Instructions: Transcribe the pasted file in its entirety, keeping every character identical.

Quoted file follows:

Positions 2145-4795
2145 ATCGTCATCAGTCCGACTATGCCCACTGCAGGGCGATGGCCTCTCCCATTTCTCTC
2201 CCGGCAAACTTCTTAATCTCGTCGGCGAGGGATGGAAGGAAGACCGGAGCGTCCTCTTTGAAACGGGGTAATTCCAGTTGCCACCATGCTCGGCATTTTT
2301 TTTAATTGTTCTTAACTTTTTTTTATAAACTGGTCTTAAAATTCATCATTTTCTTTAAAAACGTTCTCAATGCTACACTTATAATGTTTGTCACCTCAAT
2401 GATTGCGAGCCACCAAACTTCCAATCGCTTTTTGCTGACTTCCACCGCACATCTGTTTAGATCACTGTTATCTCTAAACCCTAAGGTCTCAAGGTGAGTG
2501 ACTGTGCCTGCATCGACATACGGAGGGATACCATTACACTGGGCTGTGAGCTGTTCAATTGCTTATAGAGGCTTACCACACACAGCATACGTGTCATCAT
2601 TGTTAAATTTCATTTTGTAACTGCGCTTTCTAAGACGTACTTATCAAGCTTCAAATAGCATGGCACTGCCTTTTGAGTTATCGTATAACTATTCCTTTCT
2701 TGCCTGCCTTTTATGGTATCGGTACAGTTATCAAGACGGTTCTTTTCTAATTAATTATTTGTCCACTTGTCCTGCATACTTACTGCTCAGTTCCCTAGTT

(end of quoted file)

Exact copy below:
Positions 2145-4795
2145 ATCGTCATCAGTCCGACTATGCCCACTGCAGGGCGATGGCCTCTCCCATTTCTCTC
2201 CCGGCAAACTTCTTAATCTCGTCGGCGAGGGATGGAAGGAAGACCGGAGCGTCCTCTTTGAAACGGGGTAATTCCAGTTGCCACCATGCTCGGCATTTTT
2301 TTTAATTGTTCTTAACTTTTTTTTATAAACTGGTCTTAAAATTCATCATTTTCTTTAAAAACGTTCTCAATGCTACACTTATAATGTTTGTCACCTCAAT
2401 GATTGCGAGCCACCAAACTTCCAATCGCTTTTTGCTGACTTCCACCGCACATCTGTTTAGATCACTGTTATCTCTAAACCCTAAGGTCTCAAGGTGAGTG
2501 ACTGTGCCTGCATCGACATACGGAGGGATACCATTACACTGGGCTGTGAGCTGTTCAATTGCTTATAGAGGCTTACCACACACAGCATACGTGTCATCAT
2601 TGTTAAATTTCATTTTGTAACTGCGCTTTCTAAGACGTACTTATCAAGCTTCAAATAGCATGGCACTGCCTTTTGAGTTATCGTATAACTATTCCTTTCT
2701 TGCCTGCCTTTTATGGTATCGGTACAGTTATCAAGACGGTTCTTTTCTAATTAATTATTTGTCCACTTGTCCTGCATACTTACTGCTCAGTTCCCTAGTT